Preparing a New Lutheran Translation of the Bible: A Wise Word of Warning and Caution
My colleague here at Concordia Publishing House, Rev. Edward Engelbrecht, General Editor of The Lutheran Study Bible, The Reformation Heritage Bible Commentary; The Apocrypha: Lutheran Edition with Notes (forthcoming); The Lutheran Bible Handbook (forthcoming); Associate Editor of Concordia: The Lutheran Confessions; Author of Friends of the Law, to name only a very few of his many projects, has posted a very helpful and instructive caveat, or, frankly, a warning to those who think that doing a “Lutheran” Bible translation will result in some sort of “gold standard” translation that will change little over time. I again encourage you to follow Rev. Engelbrecht’s blog. Ed is a very perceptive theologian and scholar, whose publishing track record is frankly without peer in the history of English speaking Lutheranism. Here is Ed’s caveat.
I recently spoke with someone about Bible translations and we discussed the idea of preparing a specifically Lutheran translation. Among the goals mentioned for such a translation was that it would not go through changes, which would be governed by the concern that Luther raised with the catechism that one should “adopt one version, stay with it, and from one year to the next keep using it unchanged” (Preface to the Small Catechism). In contrast to Luther’s approach, the example of Melanchthon’s revisions to the Augsburg Confession were noted. Melanchthon’s Variata have been roundly condemned for centuries and, since they indicated changes in his teaching, this condemnation was rightly deserved. But the idea that Melanchthon tended to revise texts but Luther did not is a historical fallacy.
I note from M. Reu’s book, Luther’s German Bible, that Luther and his team of Bible editors translated or revised the Psalms in 1524, 1525, 1528, 1531, 1534 and perhaps made minor revisions until they reached the settled text of the 1545 Luther Bible. Luther was driven to translate and retranslate the Psalms because he wanted them to read properly as German poetry. So, criticizing Melanchthon for wanting to change things while praising Luther for leaving things the same simply does not reflect the facts of history. [McCain note: The "Luther Bible" was never a static text until after Luther's death, but up until 1545, Luther and his colleagues were making constant changes and improvements to their translation].
Those who wish to create an unchanging Bible translation are setting themselves up for disappointment. I cannot think of a translation that did not go through revisions or editions. Even the venerable King James went through four revisions and exists in Oxford and Cambridge editions. Any attempt to create a new Lutheran translation will also go through changes—guaranteed. As people use a new translation, from scholars to children, they recommend changes. As translation committees change, they also respond differently to requests and criticisms and so introduce revisions and new editions. It has always been this way and I believe it will always be so, as long as a text remains in use (a text that is not being used, of course, becomes remarkably stable). I certainly understand and empathize with the concern about changes but I thought it important that we get the facts of history straight on this issue. I close with a few words from Luther that illustrate the challenges. In his Defense of the Translation of the Psalms, he wrote:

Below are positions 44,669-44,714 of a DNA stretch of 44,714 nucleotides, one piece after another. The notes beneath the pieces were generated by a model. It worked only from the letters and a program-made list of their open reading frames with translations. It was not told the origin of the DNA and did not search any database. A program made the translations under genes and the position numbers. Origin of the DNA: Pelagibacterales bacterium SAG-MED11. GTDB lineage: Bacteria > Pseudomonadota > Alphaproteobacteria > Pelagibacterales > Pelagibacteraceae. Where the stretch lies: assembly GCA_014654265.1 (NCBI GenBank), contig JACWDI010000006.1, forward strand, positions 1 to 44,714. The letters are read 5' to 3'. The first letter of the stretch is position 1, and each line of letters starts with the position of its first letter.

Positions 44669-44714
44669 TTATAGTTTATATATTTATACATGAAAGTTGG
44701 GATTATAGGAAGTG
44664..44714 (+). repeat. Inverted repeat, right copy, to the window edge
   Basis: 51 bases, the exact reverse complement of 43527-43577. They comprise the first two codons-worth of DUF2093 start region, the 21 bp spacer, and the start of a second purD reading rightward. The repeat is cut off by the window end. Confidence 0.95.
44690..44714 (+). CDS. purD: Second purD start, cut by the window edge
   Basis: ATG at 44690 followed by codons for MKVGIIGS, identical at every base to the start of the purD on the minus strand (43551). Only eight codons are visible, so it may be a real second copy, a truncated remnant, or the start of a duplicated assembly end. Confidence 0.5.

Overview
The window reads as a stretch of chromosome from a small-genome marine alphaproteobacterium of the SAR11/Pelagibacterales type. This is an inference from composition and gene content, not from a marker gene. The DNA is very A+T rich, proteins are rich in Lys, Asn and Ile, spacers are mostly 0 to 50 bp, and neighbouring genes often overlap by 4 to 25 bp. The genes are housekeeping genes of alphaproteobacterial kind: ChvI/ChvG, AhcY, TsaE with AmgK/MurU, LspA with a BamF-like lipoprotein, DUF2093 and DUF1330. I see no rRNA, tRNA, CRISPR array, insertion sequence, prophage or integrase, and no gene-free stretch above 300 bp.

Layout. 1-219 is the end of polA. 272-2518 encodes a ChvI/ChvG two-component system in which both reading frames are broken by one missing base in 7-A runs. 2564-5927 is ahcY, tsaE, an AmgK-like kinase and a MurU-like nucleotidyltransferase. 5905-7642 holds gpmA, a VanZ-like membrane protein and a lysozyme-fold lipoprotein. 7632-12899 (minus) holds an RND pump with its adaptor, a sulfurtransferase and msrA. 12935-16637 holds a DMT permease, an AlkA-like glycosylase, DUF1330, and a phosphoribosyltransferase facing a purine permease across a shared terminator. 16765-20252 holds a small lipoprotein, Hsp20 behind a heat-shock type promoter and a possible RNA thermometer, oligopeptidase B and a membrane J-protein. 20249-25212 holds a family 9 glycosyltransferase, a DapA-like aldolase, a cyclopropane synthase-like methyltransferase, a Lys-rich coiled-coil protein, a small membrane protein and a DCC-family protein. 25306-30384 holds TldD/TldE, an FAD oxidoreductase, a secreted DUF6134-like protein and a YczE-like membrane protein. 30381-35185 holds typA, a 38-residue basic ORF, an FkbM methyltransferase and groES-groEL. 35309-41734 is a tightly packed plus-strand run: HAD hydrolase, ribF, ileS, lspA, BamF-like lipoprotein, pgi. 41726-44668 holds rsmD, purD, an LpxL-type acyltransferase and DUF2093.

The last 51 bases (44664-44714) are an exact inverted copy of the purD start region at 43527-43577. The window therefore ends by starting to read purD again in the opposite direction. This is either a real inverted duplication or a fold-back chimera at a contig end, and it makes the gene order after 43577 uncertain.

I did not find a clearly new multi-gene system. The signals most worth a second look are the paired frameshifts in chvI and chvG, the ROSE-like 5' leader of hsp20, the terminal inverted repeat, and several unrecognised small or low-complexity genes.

“Now because we extolled the principle of at times retaining the words quite literally, and at times rendering only the meaning, these critics will undoubtedly try out their skill also at this point. First and foremost they will criticize and contend that we have not applied this principle rightly, or at the right time—although they never knew anything about such a principle before. Yet they are the type who, the moment they hear about something, immediately know it better than anyone else. If they are so tremendously learned and want to display their skill, I wish they would take that single and very common word, chen, and give me a good translation of it. I will give fifty gulden to him who translates this word appropriately and accurately throughout the entire Scriptures. Let all the experts and know-it-alls pool their skill, in order at least to see that actually doing the translation is a wholly different art and task from that of simply criticizing and finding fault with someone else’s translation.” (LW 35:222-223)